WASHINGTON D.C. -- While public support for climate change aid is growing, U.S. negotiators once again offered no binding agreements on emissions reductions at the most recent United Nations climate talks – a stance that is becoming all too familiar to nations that see U.S. participation as crucial. Meanwhile a divided Congress has held off regulating carbon emissions, and some experts doubt that the nation will mandate protection of the climate via legislative act in the foreseeable future. Given hesitancy at the top, it was an act of leadership when California introduced Assembly Bill 32, the mandate to reduce greenhouse gas (GHG) emissions in the state to 1990 levels by 2020.
The newly implemented cap and trade system in California — one component of A.B. 32 — is a vehicle to reach that goal, and the geothermal industry is watching it closely. California’s vast and naturally low-emitting geothermal resources play a significant role in reducing the state’s overall carbon emissions. In November, companies made their first transactions in the auction-based system.
Geothermal Industry Watches Early Auction Results
California Air Resources Board (ARB) Chairwoman Mary D. Nichols told press the November 14 auction was a success. Entities submitted sealed bids to the ARB, resulting in 100% of the available 2013 allowances sold. But the measure of success for the program as outlined by requirements of AB 32 is not necessarily on how much money is raised; it’s whether the system is effective in reducing emissions.
William Glassley, Director of the California Geothermal Energy Collaborative, noted there were 23 million allowances sold in the auction, essentially equivalent to 23 million metric tonnes of CO2 credits that can now be traded. “The market may not have been as enthusiastic as some people hoped, but that’s a chunk of change; that’s not something to forget about,” he pointed out.
Glassley talked with the Geothermal Energy Association (GEA) about the Golden State’s groundbreaking efforts and the scenario that translates as opportunity for the geothermal industry. “I think that the approach they’re taking in regard to the cap and trade is a very thoughtful one,” he said. “They went through a significant process in evaluating what entities should be included as responsible parties.”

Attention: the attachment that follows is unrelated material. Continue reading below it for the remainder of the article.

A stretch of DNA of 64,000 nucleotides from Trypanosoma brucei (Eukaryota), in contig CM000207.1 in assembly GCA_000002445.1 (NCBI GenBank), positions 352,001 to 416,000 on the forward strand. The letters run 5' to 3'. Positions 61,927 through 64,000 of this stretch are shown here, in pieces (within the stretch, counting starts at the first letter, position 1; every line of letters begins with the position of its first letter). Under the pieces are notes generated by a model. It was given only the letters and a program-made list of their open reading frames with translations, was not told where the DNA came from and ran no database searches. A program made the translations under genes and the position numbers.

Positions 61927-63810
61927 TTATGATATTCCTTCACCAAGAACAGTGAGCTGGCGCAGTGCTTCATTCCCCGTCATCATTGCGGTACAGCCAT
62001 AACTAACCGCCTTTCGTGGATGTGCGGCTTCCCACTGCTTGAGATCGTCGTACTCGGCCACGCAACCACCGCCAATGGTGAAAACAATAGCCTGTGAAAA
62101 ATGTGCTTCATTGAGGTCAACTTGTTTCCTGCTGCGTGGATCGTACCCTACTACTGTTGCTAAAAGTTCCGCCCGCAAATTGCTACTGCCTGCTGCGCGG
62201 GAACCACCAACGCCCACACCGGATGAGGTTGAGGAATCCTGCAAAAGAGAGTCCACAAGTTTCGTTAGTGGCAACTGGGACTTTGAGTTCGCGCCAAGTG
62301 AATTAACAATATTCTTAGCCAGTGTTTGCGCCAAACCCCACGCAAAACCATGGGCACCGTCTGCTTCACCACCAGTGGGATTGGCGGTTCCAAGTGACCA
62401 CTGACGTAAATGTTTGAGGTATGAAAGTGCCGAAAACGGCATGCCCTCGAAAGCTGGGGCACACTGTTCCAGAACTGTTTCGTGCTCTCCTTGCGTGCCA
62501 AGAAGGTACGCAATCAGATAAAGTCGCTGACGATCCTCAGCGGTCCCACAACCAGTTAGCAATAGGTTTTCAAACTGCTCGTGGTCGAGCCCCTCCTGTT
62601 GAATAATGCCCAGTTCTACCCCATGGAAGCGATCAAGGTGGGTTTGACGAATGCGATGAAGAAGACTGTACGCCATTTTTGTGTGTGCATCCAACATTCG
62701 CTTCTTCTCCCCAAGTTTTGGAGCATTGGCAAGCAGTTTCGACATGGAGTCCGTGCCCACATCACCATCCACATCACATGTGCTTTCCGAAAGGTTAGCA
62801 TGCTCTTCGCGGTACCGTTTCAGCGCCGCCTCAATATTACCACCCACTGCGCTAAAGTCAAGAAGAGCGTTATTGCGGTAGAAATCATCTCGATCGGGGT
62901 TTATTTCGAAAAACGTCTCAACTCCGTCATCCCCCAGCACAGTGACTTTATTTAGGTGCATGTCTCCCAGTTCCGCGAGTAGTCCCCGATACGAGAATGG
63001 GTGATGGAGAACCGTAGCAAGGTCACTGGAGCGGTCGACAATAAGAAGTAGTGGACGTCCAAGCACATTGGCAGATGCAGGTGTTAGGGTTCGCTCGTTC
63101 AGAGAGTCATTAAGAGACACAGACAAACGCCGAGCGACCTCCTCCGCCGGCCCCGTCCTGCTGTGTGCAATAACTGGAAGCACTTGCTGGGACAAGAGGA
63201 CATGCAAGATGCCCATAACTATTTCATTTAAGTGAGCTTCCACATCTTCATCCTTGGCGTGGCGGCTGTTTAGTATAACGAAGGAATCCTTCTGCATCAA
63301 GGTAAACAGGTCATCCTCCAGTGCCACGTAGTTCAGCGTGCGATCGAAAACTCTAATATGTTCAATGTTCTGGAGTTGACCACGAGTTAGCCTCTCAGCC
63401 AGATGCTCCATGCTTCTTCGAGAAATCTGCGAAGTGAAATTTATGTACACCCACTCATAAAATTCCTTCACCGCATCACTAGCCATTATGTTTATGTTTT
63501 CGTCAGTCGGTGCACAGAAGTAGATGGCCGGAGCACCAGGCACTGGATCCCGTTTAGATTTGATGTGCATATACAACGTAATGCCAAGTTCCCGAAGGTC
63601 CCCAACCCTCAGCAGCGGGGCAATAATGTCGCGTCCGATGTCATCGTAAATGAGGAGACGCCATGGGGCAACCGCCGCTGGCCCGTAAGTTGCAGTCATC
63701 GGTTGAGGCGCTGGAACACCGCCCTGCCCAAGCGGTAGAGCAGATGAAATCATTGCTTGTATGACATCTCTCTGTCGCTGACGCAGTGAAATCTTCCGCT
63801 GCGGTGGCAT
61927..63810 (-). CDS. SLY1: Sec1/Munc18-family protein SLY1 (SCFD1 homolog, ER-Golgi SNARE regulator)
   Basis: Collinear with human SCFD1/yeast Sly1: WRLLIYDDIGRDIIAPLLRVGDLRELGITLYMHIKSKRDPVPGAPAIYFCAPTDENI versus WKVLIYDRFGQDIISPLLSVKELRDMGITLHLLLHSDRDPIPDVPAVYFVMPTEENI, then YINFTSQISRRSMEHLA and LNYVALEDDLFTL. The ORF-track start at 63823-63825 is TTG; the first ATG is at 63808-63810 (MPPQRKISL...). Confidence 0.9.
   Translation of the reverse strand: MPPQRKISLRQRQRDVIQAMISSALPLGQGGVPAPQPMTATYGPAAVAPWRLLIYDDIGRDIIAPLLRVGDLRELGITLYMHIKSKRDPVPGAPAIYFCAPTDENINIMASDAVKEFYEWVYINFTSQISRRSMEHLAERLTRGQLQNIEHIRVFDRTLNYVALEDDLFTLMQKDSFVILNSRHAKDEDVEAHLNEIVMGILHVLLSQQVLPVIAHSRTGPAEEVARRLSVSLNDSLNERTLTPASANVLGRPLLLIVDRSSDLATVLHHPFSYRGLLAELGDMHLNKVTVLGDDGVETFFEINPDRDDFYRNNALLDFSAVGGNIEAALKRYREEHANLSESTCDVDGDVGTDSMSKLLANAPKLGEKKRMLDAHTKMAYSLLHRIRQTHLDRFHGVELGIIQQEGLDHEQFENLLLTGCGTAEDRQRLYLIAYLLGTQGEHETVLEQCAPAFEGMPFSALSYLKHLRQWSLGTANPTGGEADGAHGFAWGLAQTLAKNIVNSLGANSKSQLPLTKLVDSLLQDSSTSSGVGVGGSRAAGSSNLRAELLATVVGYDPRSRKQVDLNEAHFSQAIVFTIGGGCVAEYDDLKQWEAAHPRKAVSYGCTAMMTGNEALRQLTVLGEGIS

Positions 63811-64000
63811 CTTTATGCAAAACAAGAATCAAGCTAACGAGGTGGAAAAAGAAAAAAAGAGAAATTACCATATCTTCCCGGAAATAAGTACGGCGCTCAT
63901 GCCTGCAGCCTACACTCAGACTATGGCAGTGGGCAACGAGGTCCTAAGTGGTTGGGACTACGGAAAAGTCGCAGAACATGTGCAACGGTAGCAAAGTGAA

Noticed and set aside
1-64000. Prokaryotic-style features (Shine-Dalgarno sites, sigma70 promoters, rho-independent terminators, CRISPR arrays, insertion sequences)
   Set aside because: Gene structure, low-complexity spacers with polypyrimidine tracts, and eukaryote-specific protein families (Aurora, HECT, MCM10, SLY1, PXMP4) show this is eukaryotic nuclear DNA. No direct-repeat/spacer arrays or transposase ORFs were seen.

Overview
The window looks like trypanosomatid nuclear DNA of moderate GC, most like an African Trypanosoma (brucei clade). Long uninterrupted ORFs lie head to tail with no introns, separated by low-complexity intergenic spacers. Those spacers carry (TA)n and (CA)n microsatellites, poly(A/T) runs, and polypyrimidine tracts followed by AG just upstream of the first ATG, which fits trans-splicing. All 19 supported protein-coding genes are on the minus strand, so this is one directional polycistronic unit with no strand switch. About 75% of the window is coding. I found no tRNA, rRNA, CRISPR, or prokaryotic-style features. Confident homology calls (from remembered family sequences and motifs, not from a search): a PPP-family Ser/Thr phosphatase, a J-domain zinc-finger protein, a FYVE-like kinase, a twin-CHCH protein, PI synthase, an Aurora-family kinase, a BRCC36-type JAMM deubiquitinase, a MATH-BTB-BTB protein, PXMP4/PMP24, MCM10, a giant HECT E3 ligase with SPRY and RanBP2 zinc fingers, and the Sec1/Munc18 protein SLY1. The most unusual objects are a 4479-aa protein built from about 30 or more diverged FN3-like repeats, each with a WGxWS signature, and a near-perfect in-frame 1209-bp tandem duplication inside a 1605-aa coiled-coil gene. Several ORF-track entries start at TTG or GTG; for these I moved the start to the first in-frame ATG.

The program’s designers required entities that produce 25,000 or more metric tonnes of CO2 equivalent per year to be subject to the carbon cap. Those entities can still pollute, but must purchase allowances for it. Since the number of allowances for sale will shrink over time, it is expected that entities will implement emission reduction measures to reduce the allowances they will need, and that allowances owned by the market could grow in value. Free allowances make up part of the program, and this is another aspect that will change over time as ARB decreases the portion of allowances that are given away free.
Geothermal plants do not emit GHG levels to be required to participate in the cap and trade, but geothermal energy providers could choose to opt-in to the program, thereby increasing the visibility of geothermal as part of the trading process and buying into the value of allowances. Some entities could potentially get free allowances by opting in. According to guidance from CARB (PDF) on opting in to the program and requesting free allowances, “For entities within sectors receiving free allocation through the product-based allocation methodology, an entity may want to opt in if they are more efficient than other entities in the sector. An entity that purchases steam from another entity may also be eligible to receive allowances to compensate for a portion of the cap-and-trade costs included in purchased steam.”